The Lawyer is In

Greg Fliszar’s training in psychology pays dividends

Published in 2005 Pennsylvania Rising Stars magazine

By Dan Harvey on November 25, 2005


When it comes to assessing a client’s state of mind, Greg Fliszar has an advantage over other attorneys. It’s not as if he can read minds, but he does possess insight about the mental condition that others do not. He’s a clinical psychologist. And this can come in handy.

One case in particular stands out. “It was a pro bono case involving an immigrant,” Fliszar says. “After coming to this country, he developed a significant psychiatric illness. As a result, he became homeless and his immigration documents were either lost or stolen. We’ve been trying to get those back to him.”

Thanks to his training, Fliszar was able to foster a rapport with the 24-year old Ethiopian, who was diagnosed with paranoid schizophrenia. “This is where a background in clinical psychology is helpful,” he says. “Because I understood his psychiatric symptoms, I was able to gain his trust. Therefore, I could understand all of the issues he was dealing with more readily.” Today, the man is doing well, living with a brother in the area and actively treating his illness.

The 39-year-old Fliszar’s transition from psychology to law came out of a sense of pragmatism and expediency. In the 1990s, he was a clinical psychologist at Hahnemann University Hospital, part of the Allegheny Health, Education and Research Foundation’s integrated health-care system serving Pennsylvania. By 1998, however, the system, saddled by enormous debt, was bankrupt. Floating in the wake of the collapse were shards of shattered dreams and sundered medical careers. The more resilient medical professionals, such as Fliszar, were able to change careers while remaining involved in the medical world.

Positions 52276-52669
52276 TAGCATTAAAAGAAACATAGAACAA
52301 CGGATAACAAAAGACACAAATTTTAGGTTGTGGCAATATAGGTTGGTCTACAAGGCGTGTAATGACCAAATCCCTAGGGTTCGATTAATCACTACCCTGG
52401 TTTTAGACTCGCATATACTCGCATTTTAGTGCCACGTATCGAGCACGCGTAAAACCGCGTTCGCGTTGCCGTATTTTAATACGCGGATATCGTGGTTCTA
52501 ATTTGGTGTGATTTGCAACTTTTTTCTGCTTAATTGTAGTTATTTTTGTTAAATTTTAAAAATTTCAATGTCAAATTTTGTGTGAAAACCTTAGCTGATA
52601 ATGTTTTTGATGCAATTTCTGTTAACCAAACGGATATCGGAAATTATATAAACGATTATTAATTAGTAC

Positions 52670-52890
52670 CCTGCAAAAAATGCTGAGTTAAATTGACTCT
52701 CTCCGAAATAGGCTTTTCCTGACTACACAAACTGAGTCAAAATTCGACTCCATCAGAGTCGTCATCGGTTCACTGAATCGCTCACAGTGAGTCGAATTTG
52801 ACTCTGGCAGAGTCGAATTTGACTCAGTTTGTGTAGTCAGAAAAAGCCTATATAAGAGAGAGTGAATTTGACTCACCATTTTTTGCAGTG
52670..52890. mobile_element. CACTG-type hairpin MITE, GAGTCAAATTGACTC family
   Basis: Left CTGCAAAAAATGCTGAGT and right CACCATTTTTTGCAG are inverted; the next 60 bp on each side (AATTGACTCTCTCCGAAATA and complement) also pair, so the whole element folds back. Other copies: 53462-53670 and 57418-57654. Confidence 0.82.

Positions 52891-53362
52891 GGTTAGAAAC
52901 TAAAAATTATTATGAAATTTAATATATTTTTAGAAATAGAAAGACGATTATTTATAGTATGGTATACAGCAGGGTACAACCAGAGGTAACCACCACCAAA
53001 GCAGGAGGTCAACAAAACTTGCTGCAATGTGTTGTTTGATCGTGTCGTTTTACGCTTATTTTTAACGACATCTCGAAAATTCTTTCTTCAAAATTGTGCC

Fliszar, who earned his doctorate in clinical psychology from Texas Tech University in 1994, enjoyed his career as a clinician and wasn’t looking to leave the profession. “I loved working with the patients,” he says. But after Allegheny collapsed, he was forced to knock on new doors in the industry. It didn’t go well. “I only had about five years of experience, and I wasn’t really established yet, so it was very discouraging,” he admits.

A colleague suggested health-care law. “I had never considered law, but the more I thought about it the more it made sense,” he says. He entered the University of Pittsburgh School of Law in 1998, graduating in 2001. He spent a few years at Ballard Spahr Andrews & Ingersoll before joining Pepper Hamilton last year as an associate.

A member of the firm’s corporate and securities practice and health-care services groups, he spends most of his time consulting with health systems and physicians groups on licensing and compliance issues. He enjoys the law and finds great satisfaction in bringing his expertise from his former profession to his new one. “Knowing the health care industry helps me come up with creative solutions,” he says.

And he still retains that compassion for helping people that initially drew him to psychology. A man from Africa who needed a hand finding his way in America will attest to that.

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